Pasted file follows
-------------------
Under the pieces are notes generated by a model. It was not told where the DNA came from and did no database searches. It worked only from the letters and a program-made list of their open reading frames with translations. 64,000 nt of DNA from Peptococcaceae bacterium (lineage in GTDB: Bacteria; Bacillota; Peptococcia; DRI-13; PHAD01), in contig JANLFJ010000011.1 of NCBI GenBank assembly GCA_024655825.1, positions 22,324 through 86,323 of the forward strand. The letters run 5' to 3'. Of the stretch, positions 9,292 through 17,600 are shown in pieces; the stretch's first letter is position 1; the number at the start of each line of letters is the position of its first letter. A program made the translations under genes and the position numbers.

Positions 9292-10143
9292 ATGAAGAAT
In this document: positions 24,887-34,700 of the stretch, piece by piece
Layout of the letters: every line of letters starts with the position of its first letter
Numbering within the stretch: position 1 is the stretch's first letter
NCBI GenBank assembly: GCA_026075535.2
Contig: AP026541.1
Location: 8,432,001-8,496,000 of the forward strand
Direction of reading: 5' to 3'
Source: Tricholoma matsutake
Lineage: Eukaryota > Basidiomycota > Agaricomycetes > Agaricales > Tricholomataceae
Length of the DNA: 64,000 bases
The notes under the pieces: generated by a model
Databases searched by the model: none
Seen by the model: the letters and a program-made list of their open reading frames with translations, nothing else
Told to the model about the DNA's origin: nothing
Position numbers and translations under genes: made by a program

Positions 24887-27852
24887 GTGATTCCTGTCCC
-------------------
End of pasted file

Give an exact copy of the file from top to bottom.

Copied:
Under the pieces are notes generated by a model. It was not told where the DNA came from and did no database searches. It worked only from the letters and a program-made list of their open reading frames with translations. 64,000 nt of DNA from Peptococcaceae bacterium (lineage in GTDB: Bacteria; Bacillota; Peptococcia; DRI-13; PHAD01), in contig JANLFJ010000011.1 of NCBI GenBank assembly GCA_024655825.1, positions 22,324 through 86,323 of the forward strand. The letters run 5' to 3'. Of the stretch, positions 9,292 through 17,600 are shown in pieces; the stretch's first letter is position 1; the number at the start of each line of letters is the position of its first letter. A program made the translations under genes and the position numbers.

Positions 9292-10143
9292 ATGAAGAAT
In this document: positions 24,887-34,700 of the stretch, piece by piece
Layout of the letters: every line of letters starts with the position of its first letter
Numbering within the stretch: position 1 is the stretch's first letter
NCBI GenBank assembly: GCA_026075535.2
Contig: AP026541.1
Location: 8,432,001-8,496,000 of the forward strand
Direction of reading: 5' to 3'
Source: Tricholoma matsutake
Lineage: Eukaryota > Basidiomycota > Agaricomycetes > Agaricales > Tricholomataceae
Length of the DNA: 64,000 bases
The notes under the pieces: generated by a model
Databases searched by the model: none
Seen by the model: the letters and a program-made list of their open reading frames with translations, nothing else
Told to the model about the DNA's origin: nothing
Position numbers and translations under genes: made by a program

Positions 24887-27852
24887 GTGATTCCTGTCCC